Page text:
0
$\begingroup$

Causal Inference In Statistics by Pearl, section 3.5, page 70 clearly mentions that -

This effect, written $P(Y=y|do(X=x),Z=z)$, measures the distribution of $Y$ in a subset of the population for which $Z$ achieves the value $z$ after the intervention.

In that context Rule 2 says -

$P(Y=y|do(X=x),Z=z)$
$= \sum_s {P(Y=y|X=x,S=s,Z=z)P(S=s|Z=z)}$

where $S \cup Z$ satisfies the backdoor criterion.

Query: Is $Z=z$ in the second expression pre- or post-intervention measure?

Note: In subsequent section where the effect of conditional intervention is evaluated, it says -

$P(Y=y|do(X=g(Z)))$
$=\sum_z{P(Y=y|do(X=g(Z)),Z=z)P(Z=z|do(X=g(Z)))}$
$=\sum_z{P(Y=y|do(X=g(z)),Z=z)P(Z=z)}$

The equality $P(Z=z|do(X=g(Z)))=P(Z=z)$ stems, of course, from the fact that $Z$ occurs before $X$; hence any control exerted on $X$ can have no effect on the distribution of $Z$.

Here it seems that $Z=z$ is a pre-intervention measure. Hence, in the above sections, when is $Z-z$ a pre-intervention measure and when is it a post-intervention measure?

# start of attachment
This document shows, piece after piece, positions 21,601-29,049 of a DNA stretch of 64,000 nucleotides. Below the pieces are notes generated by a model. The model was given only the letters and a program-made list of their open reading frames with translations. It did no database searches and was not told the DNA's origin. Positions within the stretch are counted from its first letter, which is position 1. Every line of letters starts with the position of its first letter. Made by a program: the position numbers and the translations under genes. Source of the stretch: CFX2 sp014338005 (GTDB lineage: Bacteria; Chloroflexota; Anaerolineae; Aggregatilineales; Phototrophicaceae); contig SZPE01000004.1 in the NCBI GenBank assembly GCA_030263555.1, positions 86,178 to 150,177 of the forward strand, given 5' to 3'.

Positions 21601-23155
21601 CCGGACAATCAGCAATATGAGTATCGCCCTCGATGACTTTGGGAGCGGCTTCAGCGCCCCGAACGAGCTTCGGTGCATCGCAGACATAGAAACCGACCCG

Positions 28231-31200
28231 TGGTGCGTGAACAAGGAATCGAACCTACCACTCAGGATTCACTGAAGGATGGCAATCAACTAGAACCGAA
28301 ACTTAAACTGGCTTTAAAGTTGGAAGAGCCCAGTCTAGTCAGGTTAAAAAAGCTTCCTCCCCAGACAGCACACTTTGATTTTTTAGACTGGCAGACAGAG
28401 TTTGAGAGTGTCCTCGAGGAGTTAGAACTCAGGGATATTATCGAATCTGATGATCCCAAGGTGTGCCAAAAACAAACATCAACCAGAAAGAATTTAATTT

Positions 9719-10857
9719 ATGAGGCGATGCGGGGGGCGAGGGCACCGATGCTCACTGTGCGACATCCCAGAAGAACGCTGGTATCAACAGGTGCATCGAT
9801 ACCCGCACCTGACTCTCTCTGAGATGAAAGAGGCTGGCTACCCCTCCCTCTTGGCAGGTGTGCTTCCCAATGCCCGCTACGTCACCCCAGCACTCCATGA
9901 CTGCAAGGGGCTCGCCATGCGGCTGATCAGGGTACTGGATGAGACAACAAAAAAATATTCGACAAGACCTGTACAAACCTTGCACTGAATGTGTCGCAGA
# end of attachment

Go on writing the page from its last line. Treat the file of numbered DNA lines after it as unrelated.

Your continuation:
$\endgroup$
3
  • 1
    $\begingroup$ It's pre-intervention if either $Z\to X$ or there are a series of arrows from $Z$ to $X.$ It's post-intervention if either $X\to Z$ or there are a series of arrows from $X$ to $Z.$ $\endgroup$ Jan 23, 2023 at 13:45
  • $\begingroup$ @AdrianKeister could you please provide some reference for the above claim? Besides, in $P(Y=y|do(X=x),Z=z)$, $Z=z$ may be post-intervention measure. But in the RHS expression $\sum_s {P(Y=y|X=x,S=s,Z=z)P(S=s|Z=z)}$, $Z=z$ needs to be observational/pre-intervention correct (as it's just a theoretically simulated intervention and we do not have access to post-intervention data)? $\endgroup$ Jan 24, 2023 at 22:25
  • 1
    $\begingroup$ Alas, I don't have a reference for it. I heard this concept in a presentation that was utilizing causality. But this idea makes sense: for something to be pre-intervention, it must be before $X;$ and for it to have any interest, it must be causally related to $X.$ Hence, the arrows go into $X$. You see it in passing here: stats.stackexchange.com/questions/598107/… $\endgroup$ Jan 25, 2023 at 0:50

0

Your Answer

By clicking “Post Your Answer”, you agree to our terms of service and acknowledge you have read our privacy policy.

Browse other questions tagged or ask your own question.